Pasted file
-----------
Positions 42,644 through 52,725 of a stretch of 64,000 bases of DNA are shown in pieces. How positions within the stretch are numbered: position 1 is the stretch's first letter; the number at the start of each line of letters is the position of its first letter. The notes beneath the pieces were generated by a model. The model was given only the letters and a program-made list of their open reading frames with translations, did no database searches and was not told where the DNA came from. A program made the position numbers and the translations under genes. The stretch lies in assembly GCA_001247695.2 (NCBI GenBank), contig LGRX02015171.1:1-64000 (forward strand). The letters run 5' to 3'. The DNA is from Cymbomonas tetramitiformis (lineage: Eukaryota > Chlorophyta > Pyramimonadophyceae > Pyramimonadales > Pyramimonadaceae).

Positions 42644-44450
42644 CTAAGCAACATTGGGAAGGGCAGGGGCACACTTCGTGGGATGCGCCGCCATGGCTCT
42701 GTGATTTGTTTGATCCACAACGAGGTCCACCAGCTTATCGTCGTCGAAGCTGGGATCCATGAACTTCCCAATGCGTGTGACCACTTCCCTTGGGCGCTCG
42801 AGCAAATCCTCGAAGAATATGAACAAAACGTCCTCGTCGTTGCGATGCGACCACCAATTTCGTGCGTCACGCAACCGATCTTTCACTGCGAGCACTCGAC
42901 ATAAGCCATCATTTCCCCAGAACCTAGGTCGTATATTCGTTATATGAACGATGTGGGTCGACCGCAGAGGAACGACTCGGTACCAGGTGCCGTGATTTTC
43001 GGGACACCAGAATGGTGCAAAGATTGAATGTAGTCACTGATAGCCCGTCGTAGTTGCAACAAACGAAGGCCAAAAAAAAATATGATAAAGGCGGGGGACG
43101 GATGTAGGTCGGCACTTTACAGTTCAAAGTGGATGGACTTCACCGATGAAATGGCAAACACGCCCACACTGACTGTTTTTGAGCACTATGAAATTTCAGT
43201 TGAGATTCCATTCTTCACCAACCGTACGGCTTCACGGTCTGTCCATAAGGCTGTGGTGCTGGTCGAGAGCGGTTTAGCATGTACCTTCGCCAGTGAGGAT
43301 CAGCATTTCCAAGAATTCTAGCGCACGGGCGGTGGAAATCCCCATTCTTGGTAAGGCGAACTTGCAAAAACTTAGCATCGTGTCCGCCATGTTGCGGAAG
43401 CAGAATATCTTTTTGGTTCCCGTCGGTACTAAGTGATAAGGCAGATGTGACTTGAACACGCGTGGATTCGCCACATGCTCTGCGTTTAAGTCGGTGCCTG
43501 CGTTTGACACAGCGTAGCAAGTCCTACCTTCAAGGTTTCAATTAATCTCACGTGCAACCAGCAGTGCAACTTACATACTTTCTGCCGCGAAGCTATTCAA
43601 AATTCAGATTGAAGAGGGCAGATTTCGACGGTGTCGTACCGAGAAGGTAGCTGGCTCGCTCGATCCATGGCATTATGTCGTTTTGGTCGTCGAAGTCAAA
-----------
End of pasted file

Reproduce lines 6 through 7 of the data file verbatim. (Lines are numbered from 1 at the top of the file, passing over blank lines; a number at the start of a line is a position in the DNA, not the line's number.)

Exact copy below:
42901 ATAAGCCATCATTTCCCCAGAACCTAGGTCGTATATTCGTTATATGAACGATGTGGGTCGACCGCAGAGGAACGACTCGGTACCAGGTGCCGTGATTTTC
43001 GGGACACCAGAATGGTGCAAAGATTGAATGTAGTCACTGATAGCCCGTCGTAGTTGCAACAAACGAAGGCCAAAAAAAAATATGATAAAGGCGGGGGACG